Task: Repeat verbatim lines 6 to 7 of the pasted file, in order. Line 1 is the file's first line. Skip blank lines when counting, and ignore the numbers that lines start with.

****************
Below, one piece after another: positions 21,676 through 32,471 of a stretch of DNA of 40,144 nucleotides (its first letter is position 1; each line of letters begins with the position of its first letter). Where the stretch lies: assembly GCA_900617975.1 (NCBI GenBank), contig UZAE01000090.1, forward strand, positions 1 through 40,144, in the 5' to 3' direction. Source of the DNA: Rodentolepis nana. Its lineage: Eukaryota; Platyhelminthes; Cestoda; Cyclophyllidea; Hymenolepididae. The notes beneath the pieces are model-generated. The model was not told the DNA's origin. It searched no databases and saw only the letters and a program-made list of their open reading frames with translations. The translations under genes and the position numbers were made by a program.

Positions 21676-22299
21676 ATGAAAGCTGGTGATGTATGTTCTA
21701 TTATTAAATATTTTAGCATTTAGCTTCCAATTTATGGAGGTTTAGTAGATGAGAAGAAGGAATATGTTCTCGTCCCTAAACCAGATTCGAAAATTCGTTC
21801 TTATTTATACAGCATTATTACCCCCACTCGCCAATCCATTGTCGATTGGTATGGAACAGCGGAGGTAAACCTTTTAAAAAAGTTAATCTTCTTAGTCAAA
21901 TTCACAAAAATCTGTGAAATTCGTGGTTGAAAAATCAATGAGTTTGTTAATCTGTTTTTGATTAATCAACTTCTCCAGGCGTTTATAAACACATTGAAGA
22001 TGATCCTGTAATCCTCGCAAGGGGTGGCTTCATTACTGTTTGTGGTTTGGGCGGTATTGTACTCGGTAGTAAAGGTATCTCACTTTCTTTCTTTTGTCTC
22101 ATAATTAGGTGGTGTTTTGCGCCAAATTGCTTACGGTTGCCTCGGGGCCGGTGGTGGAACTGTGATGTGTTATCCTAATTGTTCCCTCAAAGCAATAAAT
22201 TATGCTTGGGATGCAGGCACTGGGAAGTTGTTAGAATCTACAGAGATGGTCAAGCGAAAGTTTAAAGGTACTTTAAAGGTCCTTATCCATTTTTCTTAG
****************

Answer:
21901 TTCACAAAAATCTGTGAAATTCGTGGTTGAAAAATCAATGAGTTTGTTAATCTGTTTTTGATTAATCAACTTCTCCAGGCGTTTATAAACACATTGAAGA
22001 TGATCCTGTAATCCTCGCAAGGGGTGGCTTCATTACTGTTTGTGGTTTGGGCGGTATTGTACTCGGTAGTAAAGGTATCTCACTTTCTTTCTTTTGTCTC